Question templates – an approach to improving analysis

A lot of the advice teachers receive about formulating good questions is based on Bloom’s Taxonomy. According to Bloom’s, ‘creation’, ‘evaluation’ and ‘analysis’ questions – the higher-order questions – sit at the top of the pile. At the bottom sit their lower-order brethren, the ‘remember’ and ‘understand’ questions. The theory goes that if teachers ask more high-order questions and fewer lower-order questions, then their students will be encouraged to think more critically and deeply. And woe betide any teacher who expects his students to answer a knowledge recall question. He is merely encouraging flimsy rote learning.

Even though Bloom’s and similar questioning hierarchies are not without merit, they suffer from two obvious flaws. First, they are based on the assumption that knowledge and critical analysis are separate entities. In fact, they are completely enmeshed and often impossible to disentangle. Analysis always needs something to analyse. Second, they are too generic. Different subjects require different types of question. Indeed, a skilled questioner adapts the style and form of the questions she asks according to the topic she is teaching and the children she is teaching it to. Questioning in maths lessons remains fundamentally different from questioning in English lessons.

Over the past few months I have been putting together an exhaustive list of what I call ‘analytical question templates’. These are generic question structures that provoke analytical and critical responses to texts. They are useful to English teachers but probably not to anyone else. Analysis and evaluation questions are difficult to design because they can easily become too vague or require too much guesswork on the student’s part. Often questions like ‘Why do you think the writer did this?’ or ‘Why do you think this might be significant?’ are too loose and not specific enough for a strong answer.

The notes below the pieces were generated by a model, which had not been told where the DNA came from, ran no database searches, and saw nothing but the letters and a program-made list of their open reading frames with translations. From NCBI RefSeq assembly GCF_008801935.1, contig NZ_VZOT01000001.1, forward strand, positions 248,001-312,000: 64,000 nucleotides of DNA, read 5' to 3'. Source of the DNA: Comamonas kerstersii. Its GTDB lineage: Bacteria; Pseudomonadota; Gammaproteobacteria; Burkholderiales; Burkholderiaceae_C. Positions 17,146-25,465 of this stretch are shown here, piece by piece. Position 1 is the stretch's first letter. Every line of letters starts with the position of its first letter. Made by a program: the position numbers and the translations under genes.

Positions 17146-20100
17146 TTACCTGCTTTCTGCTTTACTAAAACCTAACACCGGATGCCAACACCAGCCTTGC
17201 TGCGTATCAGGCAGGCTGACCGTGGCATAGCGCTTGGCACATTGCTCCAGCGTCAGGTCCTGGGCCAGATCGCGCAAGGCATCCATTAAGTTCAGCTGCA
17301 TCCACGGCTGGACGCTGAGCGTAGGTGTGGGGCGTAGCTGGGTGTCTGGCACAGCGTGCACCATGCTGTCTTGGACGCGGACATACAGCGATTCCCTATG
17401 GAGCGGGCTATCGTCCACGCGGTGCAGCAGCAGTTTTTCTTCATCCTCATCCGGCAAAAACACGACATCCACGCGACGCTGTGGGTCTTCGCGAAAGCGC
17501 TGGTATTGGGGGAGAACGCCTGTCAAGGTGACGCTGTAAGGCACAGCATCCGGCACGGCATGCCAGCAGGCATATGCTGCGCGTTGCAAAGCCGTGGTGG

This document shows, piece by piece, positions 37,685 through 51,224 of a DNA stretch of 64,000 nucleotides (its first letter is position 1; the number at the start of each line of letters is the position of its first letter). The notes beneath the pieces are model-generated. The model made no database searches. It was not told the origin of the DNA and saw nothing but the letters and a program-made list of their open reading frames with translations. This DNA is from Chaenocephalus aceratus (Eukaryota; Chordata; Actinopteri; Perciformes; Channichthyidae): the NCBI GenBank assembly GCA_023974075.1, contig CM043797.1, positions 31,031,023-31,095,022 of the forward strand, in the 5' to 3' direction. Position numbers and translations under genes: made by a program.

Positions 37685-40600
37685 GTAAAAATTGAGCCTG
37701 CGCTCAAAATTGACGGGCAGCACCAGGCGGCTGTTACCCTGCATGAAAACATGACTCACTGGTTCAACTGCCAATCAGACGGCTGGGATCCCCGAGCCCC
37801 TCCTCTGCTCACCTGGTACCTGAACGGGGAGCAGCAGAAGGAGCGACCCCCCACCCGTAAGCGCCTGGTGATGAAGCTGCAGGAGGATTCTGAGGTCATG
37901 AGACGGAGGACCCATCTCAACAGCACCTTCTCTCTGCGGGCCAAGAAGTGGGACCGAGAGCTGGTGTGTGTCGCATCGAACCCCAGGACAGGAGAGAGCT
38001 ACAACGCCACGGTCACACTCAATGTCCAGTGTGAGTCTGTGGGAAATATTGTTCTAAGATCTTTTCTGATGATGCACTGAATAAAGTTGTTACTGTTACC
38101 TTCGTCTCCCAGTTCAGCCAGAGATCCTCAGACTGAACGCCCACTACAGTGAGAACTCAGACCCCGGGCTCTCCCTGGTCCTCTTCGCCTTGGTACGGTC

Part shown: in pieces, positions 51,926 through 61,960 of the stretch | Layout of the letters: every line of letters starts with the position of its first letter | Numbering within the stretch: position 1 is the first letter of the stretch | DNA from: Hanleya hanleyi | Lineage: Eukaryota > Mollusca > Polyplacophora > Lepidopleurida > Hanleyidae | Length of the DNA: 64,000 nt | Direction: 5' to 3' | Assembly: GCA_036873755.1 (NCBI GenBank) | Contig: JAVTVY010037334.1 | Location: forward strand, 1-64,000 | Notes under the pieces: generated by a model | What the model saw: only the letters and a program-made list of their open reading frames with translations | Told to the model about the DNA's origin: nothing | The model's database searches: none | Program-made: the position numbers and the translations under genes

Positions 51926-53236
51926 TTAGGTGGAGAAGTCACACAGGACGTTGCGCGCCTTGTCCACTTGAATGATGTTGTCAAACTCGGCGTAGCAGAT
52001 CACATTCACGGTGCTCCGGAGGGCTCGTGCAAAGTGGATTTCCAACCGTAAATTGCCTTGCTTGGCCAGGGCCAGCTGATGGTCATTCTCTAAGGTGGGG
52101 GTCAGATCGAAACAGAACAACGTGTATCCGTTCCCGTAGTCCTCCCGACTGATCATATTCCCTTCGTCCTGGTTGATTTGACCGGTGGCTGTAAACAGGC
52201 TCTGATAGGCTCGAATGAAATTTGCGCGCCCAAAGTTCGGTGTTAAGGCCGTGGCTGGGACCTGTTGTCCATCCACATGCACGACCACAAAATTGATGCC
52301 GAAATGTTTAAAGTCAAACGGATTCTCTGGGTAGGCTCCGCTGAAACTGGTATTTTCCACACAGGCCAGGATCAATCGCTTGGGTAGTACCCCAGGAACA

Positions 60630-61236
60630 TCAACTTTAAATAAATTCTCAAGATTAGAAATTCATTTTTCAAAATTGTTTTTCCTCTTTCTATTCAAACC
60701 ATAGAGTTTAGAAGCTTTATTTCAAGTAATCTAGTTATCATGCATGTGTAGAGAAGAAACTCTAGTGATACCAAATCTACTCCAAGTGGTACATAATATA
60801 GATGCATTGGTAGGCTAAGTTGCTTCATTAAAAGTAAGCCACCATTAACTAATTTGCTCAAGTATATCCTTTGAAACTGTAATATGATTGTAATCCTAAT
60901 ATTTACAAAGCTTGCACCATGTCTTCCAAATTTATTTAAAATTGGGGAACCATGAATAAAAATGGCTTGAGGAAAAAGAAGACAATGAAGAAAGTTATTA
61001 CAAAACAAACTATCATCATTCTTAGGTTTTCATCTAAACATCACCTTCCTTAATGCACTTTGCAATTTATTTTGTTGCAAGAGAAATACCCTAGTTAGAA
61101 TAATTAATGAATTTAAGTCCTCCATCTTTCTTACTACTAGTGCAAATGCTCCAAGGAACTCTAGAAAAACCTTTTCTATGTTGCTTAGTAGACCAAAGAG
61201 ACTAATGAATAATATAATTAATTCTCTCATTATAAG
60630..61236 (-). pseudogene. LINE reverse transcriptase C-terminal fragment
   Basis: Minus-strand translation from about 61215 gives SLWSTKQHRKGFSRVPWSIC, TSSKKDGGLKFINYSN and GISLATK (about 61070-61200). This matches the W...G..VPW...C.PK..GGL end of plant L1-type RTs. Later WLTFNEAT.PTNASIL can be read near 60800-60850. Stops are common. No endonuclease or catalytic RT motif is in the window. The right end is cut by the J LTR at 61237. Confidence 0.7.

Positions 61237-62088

Therefore, I have tried to choose questions that usually lead to focused, accurate and interesting responses. These have been partly inspired by the ‘text-dependent questions’ explained by Doug Lemov, Colleen Drigg and Erica Woolway in  Reading Reconsidered. Because text-dependent questions are so tightly worded, students are compelled to read the text closely and to use textual evidence in their responses. The student cannot respond with a tangential comment – they must speak about the text. Nevertheless, I have also included some questions that might be less text-dependent, yet encourage the child to enter into the emotional context of the text.